Women’s Lacrosse 3s Continue Winning Streak
The St Andrews Women’s Lacrosse 3s continued their impressive form in a hard-fought victory over Edinburgh 4s, ensuring they remain unbeaten this season. Last week on a wet, windy and muddy Wednesday afternoon, the Saints managed to secure a 9-8 victory in an impressive, nail-biting win. I caught up with the co-captains of the 3s, third years Rosa Morris and Kei Yin Yong, in a post-match interview to discuss the victory and what they love about the club.
“This is our year”, they said after the win against their toughest opponents in the league. Midfielder Rosa and defender Kei are feeling very positive about the position their team are in after a close but well-deserved victory against a strong Edinburgh side. The victory follows two dominating and impressive victories, winning 0-39 at Aberdeen and 4-11 against Dundee, with all victories exemplifying the team’s strength this season.
Rosa and Kei told me that the “strength of the team lies in the midfield”; this was illustrated throughout the match as Edinburgh found it difficult to get into the end third after successful double teams and defence from the Saints’ midfield prevented them from executing smooth transitions from defence.
The player of the match was midfielder Olivia McNaught, after they put in an impressive performance on the pitch throughout the hour. The draws from Saskia Dale were also highlighted by the co-captains as a strength in the match, as possession was frequently the Saint’s straight from the centre draw. Although they had to adapt to playing with only 8 players when normally a lacrosse match is played with 10 on each side, The Saints started the game strongly. Edinburgh’s player shortage conveys the importance of match fitness, vital in seeing the match out. The team sat on a slim lead at halftime with the score at 5-3, but after break Edinburgh came out firing on all cylinders, mounting the pressure in the last half of the match. The last 15-minute quarter was nail-biting lacrosse but the Saints defence remained strong and did not concede to Edinburgh’s pressure. The team’s quality was on display as the Saints showed consistency in the attacking third and in front of the goal. When the final whistle was blown, the home team had secured their 9-8 victory against supposedly the toughest opponents in the league.
For match fitness, Rosa and Kei indicated how their weekly fitness sessions lead to the team’s strength, incorporating classes such as boxing, circuits or Zumba. Even though lacrosse is a performance sport, the co-captains told me that as of this year, like netball, the Saints now have a coach.
St Andrews Lacrosse club have three competitive teams that compete most Wednesdays in BUCS league and cup matches, so with the addition of the coach, the 1s are “likely, fingers crossed, to get promoted”, a huge success for the club which is clearly developing. Last season, the 2s were promoted to the top Scottish Tier to join the 1s. The 3s are, as mentioned by the captains “favourites to get promoted” if they “continue [their] impressive performances” which would also mean that they would join the top Scottish Tier, a huge achievement for the sport at St Andrews.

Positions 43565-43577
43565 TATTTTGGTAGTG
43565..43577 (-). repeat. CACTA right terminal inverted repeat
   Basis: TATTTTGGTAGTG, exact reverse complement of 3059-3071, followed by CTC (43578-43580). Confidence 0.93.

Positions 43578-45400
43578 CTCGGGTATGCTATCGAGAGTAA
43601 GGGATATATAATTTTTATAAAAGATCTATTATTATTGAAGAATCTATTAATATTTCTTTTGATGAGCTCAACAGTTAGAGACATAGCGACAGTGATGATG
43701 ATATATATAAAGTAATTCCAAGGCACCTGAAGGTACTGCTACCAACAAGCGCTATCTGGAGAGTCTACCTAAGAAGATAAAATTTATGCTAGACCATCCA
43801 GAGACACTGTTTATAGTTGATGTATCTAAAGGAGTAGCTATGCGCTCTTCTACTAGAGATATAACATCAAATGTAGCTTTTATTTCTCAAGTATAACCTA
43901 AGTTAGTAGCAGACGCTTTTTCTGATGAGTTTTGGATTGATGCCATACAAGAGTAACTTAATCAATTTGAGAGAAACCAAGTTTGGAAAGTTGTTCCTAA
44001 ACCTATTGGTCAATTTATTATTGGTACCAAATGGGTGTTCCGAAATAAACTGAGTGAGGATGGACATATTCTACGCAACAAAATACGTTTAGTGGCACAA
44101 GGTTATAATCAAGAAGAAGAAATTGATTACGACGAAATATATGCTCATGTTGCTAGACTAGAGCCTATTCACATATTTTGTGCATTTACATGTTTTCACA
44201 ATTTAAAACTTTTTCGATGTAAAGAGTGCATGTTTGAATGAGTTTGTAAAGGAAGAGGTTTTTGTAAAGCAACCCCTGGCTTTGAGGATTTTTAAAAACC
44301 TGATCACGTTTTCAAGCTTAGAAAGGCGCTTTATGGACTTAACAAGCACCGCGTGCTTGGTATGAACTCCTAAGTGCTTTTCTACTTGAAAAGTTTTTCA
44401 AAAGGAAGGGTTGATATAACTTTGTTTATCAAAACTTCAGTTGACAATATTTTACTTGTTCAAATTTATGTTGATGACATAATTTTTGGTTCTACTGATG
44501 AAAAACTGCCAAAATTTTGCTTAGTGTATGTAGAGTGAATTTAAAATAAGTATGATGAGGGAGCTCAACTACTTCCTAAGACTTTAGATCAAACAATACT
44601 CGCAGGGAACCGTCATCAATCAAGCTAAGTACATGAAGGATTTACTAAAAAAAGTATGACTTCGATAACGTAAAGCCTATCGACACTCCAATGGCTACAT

Although many students may never have even heard of lacrosse — never mind picked up a lacrosse stick before — the club has many beginners who are new to the sport as Rosa herself demonstrates, the perfect example of how accessible the sport can be. She was a beginner coming into St Andrews and progressed through the club to being elected captain alongside fellow undergraduate Kei. The beginner sessions are once a week and equipment is not expected or required as the club are able to provide students with sticks. As a result, lacrosse fully welcomes newcomers, unlike many other sports in St Andrews where equipment is required and weekly recreational or beginner sessions are not available.
Kei and Rosa explained how lacrosse at St Andrews is somewhere “everyone is welcome, regardless of their prior experience” and that there is “a place for everyone in the club”. Kei emphasises how the club also has a “strong community” with socials held every Wednesday evening, with your team or with the whole lacrosse club.
Even if you may have played before, there have recently been multiple rule changes to align closer to the men’s game. Lacrosse is pushing to become an Olympic sport, and the men’s and women’s games must be very similar in order to be accepted. It is only “within the past two years the men’s and women’s lacrosse clubs have merged together”, meaning increased integration.
The club are currently organising a charity tournament students will be able to attend and watch this semester. It will be raising money for Movember, raising awareness of men's health issues, such as prostate cancer, testicular cancer, and men's suicide. The club have set their fundraising target for £200, and the link for donations is on the lacrosse Instagram page — @ustalacrosse. Students should also look out for next semester’s charity tournament, as Rosa explains the plan is to organise a “larger charity tournament with those who are not in the club coming to play too”.
If you were thinking of taking up a new sport at University, look no further then Lacrosse! The beginners/development squad train on Mondays 16.15-17.15 on the grass pitch so get yourself down there to if you want to have a throw around with some welcoming, friendly faces!
Image: Hannah Peart